Libya, Algeria, Tunisia join forces to secure borders
Libya, Algeria, Tunisia join forces to secure borders
The decision was taken by Libyan Prime Minister Ali Zeidan, Algerian Prime Minister Abdelmalek Sellal and Tunisian Prime Minister Hamadi Jebali during a meeting in the southern Libyan oasis of Ghadames.
They pledged in an 11-point plan to “create common border checkpoints and intensify cooperation in the security sphere through joint patrols,” and vowed as well to tackle organized crime and terrorism.
The premiers also addressed the crisis in Mali, which shares a border with Algeria and where troops are poised to reclaim a key town from Islamists threatening to advance on the capital after France sent in its air force.
“It is necessary to find a political solution to this crisis by fostering dialogue between the different parties in Mali to preserve the sovereignty and unity of its territory,” they said in a joint statement.
The Libyan prime minister told journalists the “situation in Mali has made it necessary for us to meet in order to prevent and tackle its consequences.”
It requires close “coordination between our military and intelligence services to prevent anything that might affect our security, the movement of persons, arms and drugs trafficking, terrorism and human trafficking,” he said.
Libyan authorities in December decided to close the country’s borders with Algeria, Niger, Chad and Sudan, decreeing the oil-rich south a military zone, in a move seen by analysts as a response to the crisis in Mali.
Although Libya does not share borders with Mali it has been the worst affected by the spillover of weapons and fighters, both Tuareg and Islamist, that accompanied the 2011 uprising that ousted dictator Muammar Qaddafi.
With West African governments now pushing for intervention to evict the jihadists from northern Mali, Libya and its neighbors, particularly Algeria, fear the fighters and weapons will stream back north across the Sahara.
Lebanese election campaign fever turns into clash between Druze parties
- Lebanon's independent Sabaa party talks about exploitation of positions and money.
- Several young men from the Sabaa party demonstrated on Tuesday outside the Ministry of Interior.
BEIRUT: Sectarian and partisan polarization resulting from fierce competition for parliamentary seats in Lebanon has led to the first armed clash between two rival Druze parties.
Machine guns were used in the clash between the Progressive Socialist Party, led by MP Walid Jumblatt, and the Lebanese Democratic Party, led by Talal Arslan, which took place on Sunday evening in the city of Choueifat, about 5 km south of Beirut.
The two parties’ leaders acted quickly to calm their supporters.
“When politicians plant seeds of hatred and grudges among people, they commit a crime against citizens who have been breaking bread together for centuries,” Jumblatt said in a tweet.
In a joint statement, the two parties stressed “the need to avoid any steps that could provoke anger among supporters or disturb citizens who look forward to freely exercising their right to vote in an atmosphere of democratic competition.”
The two parties, alongside other parties with supporters in Choueifat, such as Hezbollah, the Lebanese Forces, the Syrian Social Nationalist Party and the Amal Movement, have agreed on “disowning anyone who breaches security, requesting that the security forces intensify their presence in Choueifat, identifying fixed locations until the elections are over, and restraining from carrying out provocative processions.”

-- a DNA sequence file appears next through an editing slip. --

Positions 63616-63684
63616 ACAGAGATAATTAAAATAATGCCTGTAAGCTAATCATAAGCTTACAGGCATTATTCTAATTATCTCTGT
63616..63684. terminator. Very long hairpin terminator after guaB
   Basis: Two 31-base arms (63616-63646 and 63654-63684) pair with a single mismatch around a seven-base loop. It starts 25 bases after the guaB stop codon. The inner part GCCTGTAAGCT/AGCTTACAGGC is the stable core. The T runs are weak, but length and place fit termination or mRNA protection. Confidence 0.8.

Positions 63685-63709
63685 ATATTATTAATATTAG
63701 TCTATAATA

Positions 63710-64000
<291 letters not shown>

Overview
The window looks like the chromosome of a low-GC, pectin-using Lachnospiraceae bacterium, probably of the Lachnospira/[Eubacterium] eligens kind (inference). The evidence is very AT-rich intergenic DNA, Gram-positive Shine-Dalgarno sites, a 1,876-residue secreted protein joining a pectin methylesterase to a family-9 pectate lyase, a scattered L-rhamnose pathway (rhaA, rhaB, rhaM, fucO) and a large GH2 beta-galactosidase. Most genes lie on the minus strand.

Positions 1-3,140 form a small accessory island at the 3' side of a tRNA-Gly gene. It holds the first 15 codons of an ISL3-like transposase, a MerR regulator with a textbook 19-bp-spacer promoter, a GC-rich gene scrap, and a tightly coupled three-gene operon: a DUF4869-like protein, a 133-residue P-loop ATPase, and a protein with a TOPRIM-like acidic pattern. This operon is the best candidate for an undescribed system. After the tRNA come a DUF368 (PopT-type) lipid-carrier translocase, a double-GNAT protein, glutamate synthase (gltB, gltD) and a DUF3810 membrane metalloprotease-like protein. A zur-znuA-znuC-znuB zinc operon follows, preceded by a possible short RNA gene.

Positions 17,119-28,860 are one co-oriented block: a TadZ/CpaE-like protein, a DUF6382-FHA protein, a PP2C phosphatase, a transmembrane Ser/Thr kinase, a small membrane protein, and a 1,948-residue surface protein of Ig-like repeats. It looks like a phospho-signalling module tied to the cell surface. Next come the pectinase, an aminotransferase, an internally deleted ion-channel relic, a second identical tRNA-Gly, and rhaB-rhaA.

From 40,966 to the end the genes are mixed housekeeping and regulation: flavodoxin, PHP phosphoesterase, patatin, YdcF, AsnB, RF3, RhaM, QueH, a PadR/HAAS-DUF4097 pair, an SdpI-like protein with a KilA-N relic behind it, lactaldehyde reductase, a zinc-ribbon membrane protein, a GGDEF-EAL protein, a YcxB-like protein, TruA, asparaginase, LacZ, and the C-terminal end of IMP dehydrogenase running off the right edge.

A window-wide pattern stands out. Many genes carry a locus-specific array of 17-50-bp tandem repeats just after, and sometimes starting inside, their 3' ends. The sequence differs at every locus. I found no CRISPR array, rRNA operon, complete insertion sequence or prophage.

Campaigning lasts 24 hours before polling and has seen various kinds of violations of the electoral law.
Several young men from the Sabaa party — a group of independent activists — demonstrated on Tuesday outside the Ministry of Interior, carrying banners questioning the ministry’s role in election-related issues.
“Serious violations are taking place because the country is out of control; many are exploiting their positions and pouring (in) their money, and conflicts are happening at grassroots level — people are tearing down photos of candidates and individuals are fighting with one another,” said Gilbert Hobeish on behalf of the demonstrators.
He added: “This is unacceptable, and the minister of interior must take responsibility.”
Hobeish criticized the Electoral Supervisory Commission, saying “it only oversees the civil society or change candidates.”
“We reject this in toto,” he said.
Ali Al-Amin, a candidate on the Shbaana Haki electoral list (who was assaulted last Sunday by Hezbollah supporters in the town of Shaqra because he hung his photo outside his house), held a press conference in the town of Nabatiyah Al-Fawqa and renewed his protest against “the tyranny that silences voices, oppresses liberties and acts on its own will and temperaments, making us feel as if we were in the law of the jungle era.”
He said that “resistance isn’t anyone’s property nor is it one party’s ownership.”
He also called on “the free people of the south to decide which life they wanted and to which homeland and identity they belonged.”
Campaign fever is rising in Lebanon 48 hours before the elections are held for the first time for Lebanese communities in several Arab countries. These elections are to be held 11 days before parliamentary elections take place inside Lebanon.